Most haunting was the “door of no return” that led to the cargo ships people were crammed on to. Tiny Traveler found the guide’s stories about the treatment of the enslaved prisoners bewildering and a little upsetting, so we skipped the exhibits upstairs, which include some startling images.
When you leave the ferry look for an English-speaking guide who can talk about the island’s colonial history and take you to the only still-standing slave house on the island.
If you read the first third of Roots before you go it will help to inform what you see.
After you’ve pondered Goreé’s from histor, you can also appreciate that it’s a car-free oasis of bright colonial buildings and alleys bursting with Bougainvillea. We enjoyed walking around, admiring the scenery and appreciating the work of some local artisans who were doing even more sophisticated sand painting than what we saw at the pink lake.
Lunch at one of cafés near the ferry dock is scenic and relaxing. My companions had the usual grilled chicken, grilled fish and rice. I had chicken in a mild-spiced peanut sauce, a very typical local dish that I liked a lot. It’s similar to Thai saté, but it’s a thinner sauce with a little more seasoning.
Tip: You don’t need to stay overnight on Gorée, but it does have some small inns that might be worth a stay.
I imagine it’s one of those places that fills with tourists during the day and is lovely in an entirely different way when everyone leaves in the late afternoon and you and the locals have it to yourselves.
Another Idea: Another UNESCO site, St. Louis is a charming colonial port city north of Dakar. It has an interesting history. Some of it is tangential to the slave trade and there is much more besides.
Unfortunately it was out of our reach in the time we had. But it’s common to pair St. Louis with a visit to Djoudj National Park, a bird sanctuary similar to Sine-Saloum.
Visit a Game Preserve
We spent a day at Bandia Reserve, a sprawling game park 45 minutes from Dakar with animals from across Africa. It was wilder than a zoo with all of the animals roaming free wherever they want to. But it’s more contained than a safari so you have a good chance (though no guarantee) and seeing most of the kinds of animals that live there.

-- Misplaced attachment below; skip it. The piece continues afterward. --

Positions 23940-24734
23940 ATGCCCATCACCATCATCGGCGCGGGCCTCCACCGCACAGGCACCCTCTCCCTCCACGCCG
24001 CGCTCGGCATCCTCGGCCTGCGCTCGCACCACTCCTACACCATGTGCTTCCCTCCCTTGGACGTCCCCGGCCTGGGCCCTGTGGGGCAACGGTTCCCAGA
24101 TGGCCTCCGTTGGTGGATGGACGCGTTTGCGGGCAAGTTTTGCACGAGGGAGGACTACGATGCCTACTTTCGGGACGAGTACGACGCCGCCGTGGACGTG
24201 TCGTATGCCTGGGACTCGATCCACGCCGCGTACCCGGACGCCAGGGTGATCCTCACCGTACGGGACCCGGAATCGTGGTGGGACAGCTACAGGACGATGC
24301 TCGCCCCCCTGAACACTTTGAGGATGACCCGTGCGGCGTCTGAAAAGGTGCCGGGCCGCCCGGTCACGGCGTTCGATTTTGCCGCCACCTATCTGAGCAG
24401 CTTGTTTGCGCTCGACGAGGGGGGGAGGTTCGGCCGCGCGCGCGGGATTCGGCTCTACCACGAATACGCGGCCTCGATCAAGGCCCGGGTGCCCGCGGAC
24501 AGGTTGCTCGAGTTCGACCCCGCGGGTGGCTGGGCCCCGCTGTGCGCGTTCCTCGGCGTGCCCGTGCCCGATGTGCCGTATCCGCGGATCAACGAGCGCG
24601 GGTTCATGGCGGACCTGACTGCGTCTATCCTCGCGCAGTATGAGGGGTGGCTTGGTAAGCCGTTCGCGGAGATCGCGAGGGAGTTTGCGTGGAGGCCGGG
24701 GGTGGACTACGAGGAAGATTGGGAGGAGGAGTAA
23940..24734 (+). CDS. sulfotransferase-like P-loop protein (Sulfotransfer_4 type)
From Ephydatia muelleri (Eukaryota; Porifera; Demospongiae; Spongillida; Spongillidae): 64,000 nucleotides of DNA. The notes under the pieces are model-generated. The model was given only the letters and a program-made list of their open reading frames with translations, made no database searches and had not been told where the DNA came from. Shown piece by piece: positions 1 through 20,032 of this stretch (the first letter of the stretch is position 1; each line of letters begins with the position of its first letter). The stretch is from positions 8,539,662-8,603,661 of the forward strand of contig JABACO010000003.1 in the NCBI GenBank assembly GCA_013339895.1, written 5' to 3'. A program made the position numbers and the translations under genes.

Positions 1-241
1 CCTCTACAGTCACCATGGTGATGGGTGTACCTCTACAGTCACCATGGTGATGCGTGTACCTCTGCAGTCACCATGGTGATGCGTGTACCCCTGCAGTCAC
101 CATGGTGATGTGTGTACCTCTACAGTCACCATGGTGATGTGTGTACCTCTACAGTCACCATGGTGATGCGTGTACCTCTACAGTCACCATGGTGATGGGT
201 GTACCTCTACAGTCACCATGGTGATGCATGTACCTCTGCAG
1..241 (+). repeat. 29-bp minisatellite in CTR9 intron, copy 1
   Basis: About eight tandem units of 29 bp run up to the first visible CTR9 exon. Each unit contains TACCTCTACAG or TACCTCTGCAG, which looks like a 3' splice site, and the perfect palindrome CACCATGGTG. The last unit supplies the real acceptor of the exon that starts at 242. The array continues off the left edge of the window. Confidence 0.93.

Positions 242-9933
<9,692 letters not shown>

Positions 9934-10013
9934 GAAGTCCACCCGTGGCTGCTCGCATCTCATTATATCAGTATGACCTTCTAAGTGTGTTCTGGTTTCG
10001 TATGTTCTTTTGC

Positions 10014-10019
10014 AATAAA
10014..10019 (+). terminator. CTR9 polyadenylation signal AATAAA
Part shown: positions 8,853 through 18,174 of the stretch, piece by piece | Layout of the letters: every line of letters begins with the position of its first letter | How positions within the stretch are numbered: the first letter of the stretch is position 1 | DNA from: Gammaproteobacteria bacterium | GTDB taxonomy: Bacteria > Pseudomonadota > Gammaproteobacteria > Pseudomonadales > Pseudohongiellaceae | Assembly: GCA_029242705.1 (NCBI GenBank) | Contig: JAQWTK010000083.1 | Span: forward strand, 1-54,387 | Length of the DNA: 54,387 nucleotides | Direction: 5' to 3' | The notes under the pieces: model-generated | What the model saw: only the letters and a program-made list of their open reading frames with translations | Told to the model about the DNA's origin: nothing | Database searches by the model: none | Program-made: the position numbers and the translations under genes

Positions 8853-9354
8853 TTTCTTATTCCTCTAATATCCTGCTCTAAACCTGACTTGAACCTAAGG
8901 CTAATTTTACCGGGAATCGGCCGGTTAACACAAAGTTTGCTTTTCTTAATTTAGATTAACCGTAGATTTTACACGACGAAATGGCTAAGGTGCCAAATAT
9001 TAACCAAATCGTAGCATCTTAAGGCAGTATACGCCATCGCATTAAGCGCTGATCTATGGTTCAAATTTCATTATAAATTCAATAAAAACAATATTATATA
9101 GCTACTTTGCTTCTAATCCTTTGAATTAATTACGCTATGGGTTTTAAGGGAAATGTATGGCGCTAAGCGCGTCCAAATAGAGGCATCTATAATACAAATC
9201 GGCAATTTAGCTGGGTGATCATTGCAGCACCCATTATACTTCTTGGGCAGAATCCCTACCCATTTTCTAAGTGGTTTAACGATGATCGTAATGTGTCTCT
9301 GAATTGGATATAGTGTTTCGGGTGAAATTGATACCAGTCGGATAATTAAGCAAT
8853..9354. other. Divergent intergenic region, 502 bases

We saw giraffes, zebras, wart hogs, élans, gazelles, monkeys and even two elusive black rhinos, that the guides often can’t find. We saw many of these creatures from as little as 15 feet away, which was pretty amazing. We also saw one of tallest baobab trees of our trip.
You need a four-wheel-drive truck in the park and a guide that they provide. You can either bring your own truck or catch a ride on one of theirs, which carries about a dozen people. Being on your own is better because you have the most flexibility to take as much time as seek out plenty of animals. But the group carriers looked like they don’t contain a too-large group of people.
Snack Time: Bandia has a lovely outdoor restaurant overlooking a watering hole full of crocodiles and a troop of monkeys across the pond. The food is expensive by local standards and we didn’t eat here. Even if you don’t eat it’s a scenic and worthwhile spot to cool off with a Coke or a beer (or maybe an ice cream) after your dusty trip around the park.
There are larger reserves and national parks that you can explore further inland if you are on a longer trip. For us Bandia was convenient and well worth doing; we definitely saw animals here we’d never seen before and familiar animals in larger herds than any zoo would have.
Read About: 13 Amazing Zoos Around the World
Go to the fish market
We visited the outdoor fish market in Mbour late one afternoon when the giant wooden pirogues were returning with their catch.
It was an amazing sight. The boats were colorful and a whole group coming back to shore together ws quite picturesque.
In addition to the boats there was the colorful local garb, the wooden donkey carts and large hand baskets for ferrying the fish up to the market pavilion and the hawkers selling their wares and cutting fish to order. It was crowded, hectic and smelly—and not something you see every day.
Individuals can’t walk around the market on their own. But you can hire a guide to take you around. If you have the opportunity, do it.
There’s a similar market in St. Louis.
Tip: I sort of joke about the fact that Rich and our host had grilled fish for lunch pretty much every day. And we always had fish for dinner, too.
But we were on the coast and if there’s fish on the menu it’s fresh. And really, all you need to do is season it a bit and grill or flash-fry it. Grilled giant shrimp, curried small shrimp and stewed calamari are easy to come by, too.
The national dish is Thiéboudienne, a meaty fish stuffed with spices and cooked in a big pot with root vegetables. It wasn’t my favorite meal. But it’s so typical of the region (neighboring countries have their variations) that if you have the opportunity you really have to try it.
Enjoy some beach time
French people go to Senegal for affordable beach getaways on the long stretches of sand around Saly, Mbour Nianing and Mbodiene. And indeed, Senegal’s coast has long stretches on yellow-sand beaches and a mellow surf that isn’t too cold.
We took a walk along the beach one day in Mbour and had lunch at a local hotel. It’s typical on most beaches to see small fishing boats going in and out. You’ll also see groups of men fishing from shore with enormous nets.
It was nice to see what a hotel option would look like. It was a picturesque boutique resort with a small pool, comfortable lounge chairs, and a stone patio with a covered outdoor bar and a restaurant serving a mix of local and French food.
Some hotels are bigger than this one and pools vary in size. But it was fairly typical of the beach-side hotels here. It’s pretty easy to find quality small resorts that charge from $100 to $200 a night.